BERLIN (Reuters) - Haile Gebrselassie won the Berlin marathon for the fourth straight year Sunday but the Ethiopian failed to break his own world record after fading in the warm weather toward the end of the race.
Gebrselassie, inside world record pace for more than two thirds of the race, clocked a time of 2 hours 6 minutes 8 seconds, well outside the blistering record of 2:03:59 he set in the same city in 2008.
Kenyan Francis Kiprop was second, almost a minute later, and Ethiopian Negari Terfa came in third.
“My pace was perfect. I was in record breaking pace until kilometer 33,” said Gebrselassie, who set an unofficial world record for the 30km with 1:27:49.
“I felt good but then it got warmer and then I don’t know, I went to unknown (territory).”
“If you accept the 30km world record, it’s not bad. it’s good for my collection,” the Ethiopian said with a grin.
Gebrselassie, who also broke the then world record here in 2007, and challenger Duncan Kibet, the second fastest man over the distance, set off at a quick pace.
With a group of high quality pacemakers including Luke Kibet, who won the marathon gold medal at the Osaka 2007 World athletics championships, Gebrselassie shook off Kibet at the 20km mark before the Kenyan dropped out.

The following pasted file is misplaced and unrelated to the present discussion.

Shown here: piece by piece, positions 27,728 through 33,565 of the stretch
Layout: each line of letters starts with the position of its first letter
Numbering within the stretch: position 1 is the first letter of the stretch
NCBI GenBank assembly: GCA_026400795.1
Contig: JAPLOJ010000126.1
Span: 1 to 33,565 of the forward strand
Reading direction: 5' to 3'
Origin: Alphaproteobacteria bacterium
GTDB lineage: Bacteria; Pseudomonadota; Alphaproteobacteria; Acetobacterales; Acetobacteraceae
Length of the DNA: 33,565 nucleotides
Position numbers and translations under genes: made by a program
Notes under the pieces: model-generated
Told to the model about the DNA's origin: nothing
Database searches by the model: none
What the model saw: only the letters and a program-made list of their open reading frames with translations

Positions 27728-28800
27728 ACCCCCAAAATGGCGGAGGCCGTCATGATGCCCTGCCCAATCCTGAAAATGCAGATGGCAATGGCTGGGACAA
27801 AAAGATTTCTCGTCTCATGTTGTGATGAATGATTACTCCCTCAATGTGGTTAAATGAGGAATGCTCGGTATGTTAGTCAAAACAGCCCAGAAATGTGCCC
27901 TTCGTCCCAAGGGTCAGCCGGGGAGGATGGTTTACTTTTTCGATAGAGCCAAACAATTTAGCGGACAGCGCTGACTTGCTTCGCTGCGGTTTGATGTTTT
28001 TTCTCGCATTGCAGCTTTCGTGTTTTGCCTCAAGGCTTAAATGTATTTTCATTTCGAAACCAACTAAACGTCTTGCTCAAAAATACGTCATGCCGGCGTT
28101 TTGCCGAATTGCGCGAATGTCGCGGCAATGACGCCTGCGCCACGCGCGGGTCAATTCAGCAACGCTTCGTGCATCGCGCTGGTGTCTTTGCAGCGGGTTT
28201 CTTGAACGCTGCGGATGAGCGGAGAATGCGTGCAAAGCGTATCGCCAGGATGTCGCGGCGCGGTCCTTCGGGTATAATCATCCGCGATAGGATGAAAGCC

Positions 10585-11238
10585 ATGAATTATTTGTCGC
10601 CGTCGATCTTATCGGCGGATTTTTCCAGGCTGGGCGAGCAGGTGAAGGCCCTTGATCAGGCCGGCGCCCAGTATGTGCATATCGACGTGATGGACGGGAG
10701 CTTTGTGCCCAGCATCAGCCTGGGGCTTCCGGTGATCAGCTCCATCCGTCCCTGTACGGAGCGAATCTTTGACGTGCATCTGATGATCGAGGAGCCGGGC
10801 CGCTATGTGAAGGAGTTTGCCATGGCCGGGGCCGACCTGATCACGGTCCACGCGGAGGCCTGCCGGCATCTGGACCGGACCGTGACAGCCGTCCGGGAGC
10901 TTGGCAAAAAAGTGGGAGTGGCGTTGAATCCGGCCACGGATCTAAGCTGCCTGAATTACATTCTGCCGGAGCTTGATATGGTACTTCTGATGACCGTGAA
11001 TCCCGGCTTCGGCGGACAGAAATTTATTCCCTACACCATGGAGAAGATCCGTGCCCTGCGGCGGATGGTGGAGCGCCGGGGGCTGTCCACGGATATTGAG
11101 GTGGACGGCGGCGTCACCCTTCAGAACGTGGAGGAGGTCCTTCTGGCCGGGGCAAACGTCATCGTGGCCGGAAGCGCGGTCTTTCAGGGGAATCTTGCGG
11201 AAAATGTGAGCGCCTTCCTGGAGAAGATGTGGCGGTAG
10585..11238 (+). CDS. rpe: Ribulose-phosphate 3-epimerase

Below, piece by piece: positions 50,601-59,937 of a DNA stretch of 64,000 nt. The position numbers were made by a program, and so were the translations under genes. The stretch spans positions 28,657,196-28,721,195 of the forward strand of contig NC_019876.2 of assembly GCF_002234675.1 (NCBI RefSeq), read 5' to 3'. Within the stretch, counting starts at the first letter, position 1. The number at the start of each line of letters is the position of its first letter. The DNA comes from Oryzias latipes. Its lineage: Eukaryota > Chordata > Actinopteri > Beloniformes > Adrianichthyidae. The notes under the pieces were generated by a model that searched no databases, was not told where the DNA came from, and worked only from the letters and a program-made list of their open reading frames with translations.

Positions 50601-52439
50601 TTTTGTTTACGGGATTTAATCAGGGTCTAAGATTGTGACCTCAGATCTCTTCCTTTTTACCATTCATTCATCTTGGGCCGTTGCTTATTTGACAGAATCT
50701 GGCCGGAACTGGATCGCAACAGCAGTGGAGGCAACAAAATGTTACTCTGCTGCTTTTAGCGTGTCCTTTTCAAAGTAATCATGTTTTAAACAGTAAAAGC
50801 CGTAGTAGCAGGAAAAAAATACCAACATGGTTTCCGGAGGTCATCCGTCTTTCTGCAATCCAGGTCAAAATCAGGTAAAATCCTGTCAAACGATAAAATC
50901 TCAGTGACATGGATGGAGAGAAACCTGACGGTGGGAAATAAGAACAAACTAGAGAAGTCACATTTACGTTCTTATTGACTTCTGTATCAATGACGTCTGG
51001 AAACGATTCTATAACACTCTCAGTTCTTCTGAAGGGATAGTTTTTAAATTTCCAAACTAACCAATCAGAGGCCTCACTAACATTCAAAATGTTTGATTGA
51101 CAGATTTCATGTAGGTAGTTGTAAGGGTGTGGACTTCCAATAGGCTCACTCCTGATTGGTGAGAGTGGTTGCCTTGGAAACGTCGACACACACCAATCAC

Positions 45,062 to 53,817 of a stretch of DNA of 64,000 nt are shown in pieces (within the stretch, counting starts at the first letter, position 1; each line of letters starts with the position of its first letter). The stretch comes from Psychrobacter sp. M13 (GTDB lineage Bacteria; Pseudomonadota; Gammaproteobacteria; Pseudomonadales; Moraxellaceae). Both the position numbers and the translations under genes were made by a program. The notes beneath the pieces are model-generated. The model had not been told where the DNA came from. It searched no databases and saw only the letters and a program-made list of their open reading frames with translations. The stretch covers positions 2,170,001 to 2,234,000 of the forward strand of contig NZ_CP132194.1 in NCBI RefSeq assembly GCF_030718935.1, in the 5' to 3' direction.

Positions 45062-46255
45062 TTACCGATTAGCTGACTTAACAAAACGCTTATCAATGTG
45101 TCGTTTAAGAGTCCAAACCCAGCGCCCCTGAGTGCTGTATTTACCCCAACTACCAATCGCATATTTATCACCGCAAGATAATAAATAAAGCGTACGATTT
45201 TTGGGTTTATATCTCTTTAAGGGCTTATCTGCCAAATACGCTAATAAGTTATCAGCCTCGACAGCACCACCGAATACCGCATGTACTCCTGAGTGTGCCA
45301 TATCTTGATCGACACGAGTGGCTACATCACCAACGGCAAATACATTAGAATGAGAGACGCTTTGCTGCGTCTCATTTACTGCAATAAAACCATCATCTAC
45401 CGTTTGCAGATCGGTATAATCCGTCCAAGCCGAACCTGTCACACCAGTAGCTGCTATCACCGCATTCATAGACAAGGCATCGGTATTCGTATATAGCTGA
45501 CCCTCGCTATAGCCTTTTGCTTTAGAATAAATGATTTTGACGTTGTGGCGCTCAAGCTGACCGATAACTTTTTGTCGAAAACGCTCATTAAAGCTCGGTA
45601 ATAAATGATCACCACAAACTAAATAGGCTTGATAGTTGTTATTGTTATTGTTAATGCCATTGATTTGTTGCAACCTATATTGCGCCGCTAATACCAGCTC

But as the temperature climbed to around 20 degrees Celsius, the 36-year-old, who ran sub-three-minute times for all but one kilometer until the 35th, started to struggle.
“This was not marathon weather. I am OK but in the last few kilometers I was very tired,” he said.
“The problem started after 33 km. Maybe I pushed too much. I was trying to push but the last five kilometers I was tired and I could not push any more,” added Gebrselassie, who wants to run the marathon at the 2012 London Olympics.
“What I learned today is to break the marathon world record the temperature must be under or up to 17 degrees.”
He added: “After 33, my mind told my body, ‘This is bad’. I learned today the marathon really starts after 35 kilometers.”
Gebrselassie has twice won Olympic gold over 10,000m and won four consecutive world athletics championships gold medals over the distance.
Fellow Ethiopian Atsede Habtamu Besuye won the women’s race in a time of 2:24:47.
Editing by Kevin Fylan